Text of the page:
West Winch racer set for one final season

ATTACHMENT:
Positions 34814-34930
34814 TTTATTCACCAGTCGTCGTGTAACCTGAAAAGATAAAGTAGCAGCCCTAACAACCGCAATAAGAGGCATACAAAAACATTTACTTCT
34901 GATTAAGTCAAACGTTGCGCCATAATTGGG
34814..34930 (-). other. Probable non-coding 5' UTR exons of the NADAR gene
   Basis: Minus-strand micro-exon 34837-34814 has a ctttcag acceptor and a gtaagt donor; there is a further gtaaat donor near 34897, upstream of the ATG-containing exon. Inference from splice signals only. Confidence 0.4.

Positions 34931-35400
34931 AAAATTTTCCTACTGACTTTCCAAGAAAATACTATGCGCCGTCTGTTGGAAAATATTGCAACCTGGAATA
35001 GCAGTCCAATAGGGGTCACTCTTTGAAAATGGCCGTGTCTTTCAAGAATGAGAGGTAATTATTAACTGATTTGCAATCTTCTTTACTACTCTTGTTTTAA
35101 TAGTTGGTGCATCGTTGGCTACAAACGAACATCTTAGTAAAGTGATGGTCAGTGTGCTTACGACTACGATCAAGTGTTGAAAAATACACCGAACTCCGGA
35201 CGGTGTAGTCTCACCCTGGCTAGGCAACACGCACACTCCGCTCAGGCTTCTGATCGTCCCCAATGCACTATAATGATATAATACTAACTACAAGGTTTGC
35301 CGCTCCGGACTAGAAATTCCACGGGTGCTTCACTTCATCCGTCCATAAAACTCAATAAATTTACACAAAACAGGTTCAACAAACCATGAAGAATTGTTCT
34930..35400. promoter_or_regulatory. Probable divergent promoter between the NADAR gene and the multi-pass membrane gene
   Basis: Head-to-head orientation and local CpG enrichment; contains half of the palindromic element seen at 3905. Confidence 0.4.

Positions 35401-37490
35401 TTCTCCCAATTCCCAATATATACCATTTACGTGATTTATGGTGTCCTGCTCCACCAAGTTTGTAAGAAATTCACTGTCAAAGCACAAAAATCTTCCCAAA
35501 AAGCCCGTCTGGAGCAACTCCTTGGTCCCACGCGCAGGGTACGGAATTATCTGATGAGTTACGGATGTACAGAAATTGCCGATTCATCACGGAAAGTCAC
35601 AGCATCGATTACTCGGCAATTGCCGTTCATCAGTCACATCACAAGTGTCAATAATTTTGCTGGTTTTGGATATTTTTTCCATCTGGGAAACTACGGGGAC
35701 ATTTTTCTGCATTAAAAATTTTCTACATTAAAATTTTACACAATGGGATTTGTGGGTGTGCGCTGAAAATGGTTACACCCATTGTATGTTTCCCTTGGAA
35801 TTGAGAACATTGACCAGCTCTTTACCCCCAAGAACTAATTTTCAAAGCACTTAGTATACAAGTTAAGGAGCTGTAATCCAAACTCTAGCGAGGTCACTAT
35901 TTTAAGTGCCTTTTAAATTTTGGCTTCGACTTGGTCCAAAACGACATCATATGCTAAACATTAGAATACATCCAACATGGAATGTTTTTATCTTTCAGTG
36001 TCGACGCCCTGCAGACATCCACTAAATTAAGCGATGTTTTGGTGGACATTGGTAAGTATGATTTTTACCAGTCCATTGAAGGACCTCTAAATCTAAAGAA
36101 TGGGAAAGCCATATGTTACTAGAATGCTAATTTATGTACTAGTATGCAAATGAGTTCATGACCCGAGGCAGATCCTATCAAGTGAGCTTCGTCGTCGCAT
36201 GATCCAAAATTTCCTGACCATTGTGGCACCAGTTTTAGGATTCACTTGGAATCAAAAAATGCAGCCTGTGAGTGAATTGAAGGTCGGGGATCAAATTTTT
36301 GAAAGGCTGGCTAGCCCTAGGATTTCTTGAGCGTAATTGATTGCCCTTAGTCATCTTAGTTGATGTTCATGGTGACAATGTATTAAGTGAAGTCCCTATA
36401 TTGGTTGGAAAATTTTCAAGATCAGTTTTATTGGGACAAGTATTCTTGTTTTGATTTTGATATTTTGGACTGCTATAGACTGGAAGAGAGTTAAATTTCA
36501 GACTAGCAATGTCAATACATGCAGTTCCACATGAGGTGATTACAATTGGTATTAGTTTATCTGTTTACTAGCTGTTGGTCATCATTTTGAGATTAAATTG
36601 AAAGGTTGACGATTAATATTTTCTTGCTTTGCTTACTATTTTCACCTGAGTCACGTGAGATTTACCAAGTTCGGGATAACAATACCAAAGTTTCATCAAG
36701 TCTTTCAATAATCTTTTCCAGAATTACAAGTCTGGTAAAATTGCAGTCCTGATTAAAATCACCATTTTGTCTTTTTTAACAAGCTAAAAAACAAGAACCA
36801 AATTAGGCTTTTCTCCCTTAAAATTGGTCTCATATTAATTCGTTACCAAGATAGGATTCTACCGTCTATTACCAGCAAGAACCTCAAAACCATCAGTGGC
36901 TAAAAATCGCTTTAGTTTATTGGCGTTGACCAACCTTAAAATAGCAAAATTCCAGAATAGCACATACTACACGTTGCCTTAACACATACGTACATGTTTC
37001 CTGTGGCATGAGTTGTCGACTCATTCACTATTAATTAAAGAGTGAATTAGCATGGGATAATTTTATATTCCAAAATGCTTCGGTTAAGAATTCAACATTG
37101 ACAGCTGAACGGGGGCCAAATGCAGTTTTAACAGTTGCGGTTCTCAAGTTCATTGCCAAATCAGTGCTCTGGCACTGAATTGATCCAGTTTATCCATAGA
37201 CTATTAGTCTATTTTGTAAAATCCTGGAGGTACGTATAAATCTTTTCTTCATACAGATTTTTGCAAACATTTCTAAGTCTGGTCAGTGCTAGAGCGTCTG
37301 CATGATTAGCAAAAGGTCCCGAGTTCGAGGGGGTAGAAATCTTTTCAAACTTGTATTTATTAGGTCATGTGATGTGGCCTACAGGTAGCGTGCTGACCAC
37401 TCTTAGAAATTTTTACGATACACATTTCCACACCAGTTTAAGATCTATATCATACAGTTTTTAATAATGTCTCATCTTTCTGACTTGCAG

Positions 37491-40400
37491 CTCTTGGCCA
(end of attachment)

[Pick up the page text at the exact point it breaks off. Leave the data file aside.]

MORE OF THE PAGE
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It will be the end of an era this season as Peter Baker hangs up his leathers after an illustrious career spanning three decades.The West Winch two-wheel racer will step down from his bike, aged 65, at the end of the current racing campaign.Baker will ride his brace of Kawasaki ZX10 superbikes in the MRO Powerbike Championships for one final season before bringing the curtain down on a big part of his life.The multiple champion, who begins his 2024 chapter at Brands Hatch on March 16, has never looked back since taking up racing competitively at the age of 36.Baker told the Lynn News: “It is going to be very tough and saddening to give up my racing, having consumed my life for the last 30 years.“What people generally don’t know or see is the commitment it takes to the gym every other day, before work, and then constantly maintaining the bikes in the evenings after work.”Trying to secure funding to be able to even be out there, recovering from the inevitable accidents that are part of this sport, but I wouldn’t change a thing.”I’ve had a long and very successful career. In the future, I hope that I can find a place in the sport where I can help and pass on my experience, whether it is bike set up and mentoring tutoring of riders.”Having ridden motorcycles on the road since the tender age of 17, Baker’s breakthrough in the sport came when joined Newmarket Motorcycling Club, racing a Honda CBR600 at RAF Sculthorpe and RAF Raynham.In 1996, a few laps of Snetterton on a proper circuit gave him a real taste of what was to follow.Less than 12 months later, he picked up the 1997 New Era MCC Championship at the first attempt and continued to win multiple titles with the New Era Club until 2001, also competing in selected rounds of the British Championships.In 2002, he moved up to the 1000cc class for the first time on a Suzuki GSXR 1000, claiming several championship wins and runners-up berths through to 2009.Seven years later, his remarkable resurgence continued as he picked up the MRO Powerbike crown and followed it up with success in the Thundersport GB.Just for good measure, he also picked up the Champion of Brands Hatch and Champion of Snetterton accolades to complete perhaps the most successful year of his long career.Another Thundersport GB title followed in 2012 before making the transition to BSB Superbikes in 2014 at the age of 55.Baker qualified on his own merit and didn’t just bring up the numbers, competing against seasoned and factory-supported riders and teams.The pressure and the funding proved too much and the West Norfolk speedster turned his attentions back to the MRO Powerbikes a year later, romping to the title with plenty left in the tank.The highs and lows of the sport were again demonstrated in 2016, where Baker crashed out in the last round with the Championship at his mercy.A series of second places in the championship took him up to the Covid years before a last race crash at the MRO Powerbike Championships in 2022 left him with a badly broken leg, wheelchair-bound and unable to walk for four months.Due to the injury, he was unable to compete in 2023 until mid-season and, despite this, he still clawed his way back to sixth in the championship.Reflecting on his career, Baker said: “Every multi-championship title I have managed to win has a story and some of these went down to the wire and were very stressful until the last round.”The other highlight has to be being accepted, based on my racing CV, to compete in BSB superbikes as a 55-year-old, which made me the oldest competitor and I didn’t finish last either.”I also remember having a battle at Mallory Park with Chris Vermeulen who went on to do MotoGP. Ian Hutchinson was another rival before he achieved his successes at the TT.”He added: “With every high there are lows. missing out on championships were always painful to accept after all the hard work, but made me more determined to put it right.”Baker thanks all of his sponsors, past and present, for their backing, his close friends Tony and Judith Stannard and his long-suffering wife Shiela for all of her understanding and support.

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